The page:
Field Assessment of Ducted and Ductless Cold Climate Air Source Heat Pumps
Air source heat pumps (ASHPs) have become one of the most exciting options for energy and environmental advocates. With large fractions of the country relying on delivered fuels (propane, oil) and electric resistance as their primary heating source — and an ever “greener” grid that is making electricity even more attractive — cold-climate air source heat pumps are starting to deliver on the promise of energy efficiency, reduced emissions, and happy customers.
Recent changes to the new generation of ASHPs allow heat to be transferred into homes from exterior temperatures below 0° F, which has improved the capacity and effectiveness of ASHPs for a greater portion of the cold-climate heating season, thus reducing electricity and delivered fuel use. This paper reports on the updated results from a seven-site field study of cold-climate ASHPs that were installed in Minnesota homes, along with detailed monitoring equipment, to collect data. Both ducted and ductless systems were installed and analyzed. The study included a newly available ducted unit with plenum booster that eliminates the need for flex fuel systems.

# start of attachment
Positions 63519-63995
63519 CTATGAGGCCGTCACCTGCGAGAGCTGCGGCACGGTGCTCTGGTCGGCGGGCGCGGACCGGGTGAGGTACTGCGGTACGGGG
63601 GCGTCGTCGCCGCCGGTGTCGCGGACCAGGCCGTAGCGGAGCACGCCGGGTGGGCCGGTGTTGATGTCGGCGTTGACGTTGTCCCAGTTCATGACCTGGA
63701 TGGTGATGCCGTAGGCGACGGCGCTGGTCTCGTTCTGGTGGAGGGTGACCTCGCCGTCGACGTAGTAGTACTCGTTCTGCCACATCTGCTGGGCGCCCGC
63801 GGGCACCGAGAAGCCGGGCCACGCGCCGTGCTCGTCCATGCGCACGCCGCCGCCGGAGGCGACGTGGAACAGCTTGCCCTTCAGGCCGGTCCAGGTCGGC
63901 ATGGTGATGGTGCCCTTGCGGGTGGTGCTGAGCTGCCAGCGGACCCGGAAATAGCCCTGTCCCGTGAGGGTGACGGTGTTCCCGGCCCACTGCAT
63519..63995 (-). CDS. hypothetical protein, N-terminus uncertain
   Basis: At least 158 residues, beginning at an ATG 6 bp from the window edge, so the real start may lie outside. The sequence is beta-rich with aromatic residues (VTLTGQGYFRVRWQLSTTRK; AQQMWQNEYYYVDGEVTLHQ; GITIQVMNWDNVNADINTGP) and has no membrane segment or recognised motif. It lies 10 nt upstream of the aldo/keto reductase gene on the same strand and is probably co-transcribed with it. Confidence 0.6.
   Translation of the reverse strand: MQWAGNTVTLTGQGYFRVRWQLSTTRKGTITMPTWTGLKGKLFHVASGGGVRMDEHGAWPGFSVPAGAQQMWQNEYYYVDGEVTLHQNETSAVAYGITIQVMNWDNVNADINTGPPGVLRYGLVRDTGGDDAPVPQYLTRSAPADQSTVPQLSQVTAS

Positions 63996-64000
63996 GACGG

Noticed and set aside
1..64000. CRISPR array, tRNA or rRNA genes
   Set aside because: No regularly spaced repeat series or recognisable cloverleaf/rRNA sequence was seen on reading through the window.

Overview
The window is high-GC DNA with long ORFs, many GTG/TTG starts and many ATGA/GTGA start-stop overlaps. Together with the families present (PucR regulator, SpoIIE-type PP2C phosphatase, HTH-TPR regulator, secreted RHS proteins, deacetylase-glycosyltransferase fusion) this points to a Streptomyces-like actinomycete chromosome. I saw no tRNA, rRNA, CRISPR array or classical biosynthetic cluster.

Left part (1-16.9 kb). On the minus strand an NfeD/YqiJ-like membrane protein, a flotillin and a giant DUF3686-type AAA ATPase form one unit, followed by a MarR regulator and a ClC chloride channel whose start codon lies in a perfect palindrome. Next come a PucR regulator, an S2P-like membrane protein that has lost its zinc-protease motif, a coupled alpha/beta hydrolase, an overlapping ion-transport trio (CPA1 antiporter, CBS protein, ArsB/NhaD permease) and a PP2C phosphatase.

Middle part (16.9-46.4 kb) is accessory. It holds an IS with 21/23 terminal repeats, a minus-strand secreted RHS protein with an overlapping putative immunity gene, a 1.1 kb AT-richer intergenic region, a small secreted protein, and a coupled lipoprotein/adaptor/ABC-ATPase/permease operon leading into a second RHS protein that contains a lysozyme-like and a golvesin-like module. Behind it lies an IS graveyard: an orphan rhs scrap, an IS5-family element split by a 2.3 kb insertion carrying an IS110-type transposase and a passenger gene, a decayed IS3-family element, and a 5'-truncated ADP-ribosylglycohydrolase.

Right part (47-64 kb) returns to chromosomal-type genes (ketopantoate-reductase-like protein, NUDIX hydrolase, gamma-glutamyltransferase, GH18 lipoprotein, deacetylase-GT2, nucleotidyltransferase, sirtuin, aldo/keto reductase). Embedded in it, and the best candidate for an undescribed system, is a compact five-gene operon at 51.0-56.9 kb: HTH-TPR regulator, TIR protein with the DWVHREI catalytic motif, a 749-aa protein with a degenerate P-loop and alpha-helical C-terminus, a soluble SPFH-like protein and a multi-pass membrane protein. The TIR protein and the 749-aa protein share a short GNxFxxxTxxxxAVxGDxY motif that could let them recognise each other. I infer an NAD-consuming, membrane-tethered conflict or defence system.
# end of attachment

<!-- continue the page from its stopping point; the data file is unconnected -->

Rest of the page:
Data analysis showed considerable cost savings for the homeowner, from 30% to 56%. For retrofits, paybacks will typically be longer than 10 years, unless equipment replacement is necessary. At either heating or cooling system failure, heat pumps paybacks drop to 5- 6 years. For the flex fuel systems, the increased COP reduced the total propane consumption by about 60%, for the majority of MN homes, which is less than 500 gallons of annual consumption. This limits the need for costly winter refueling, as 500 gallons is the typical residential storage volume.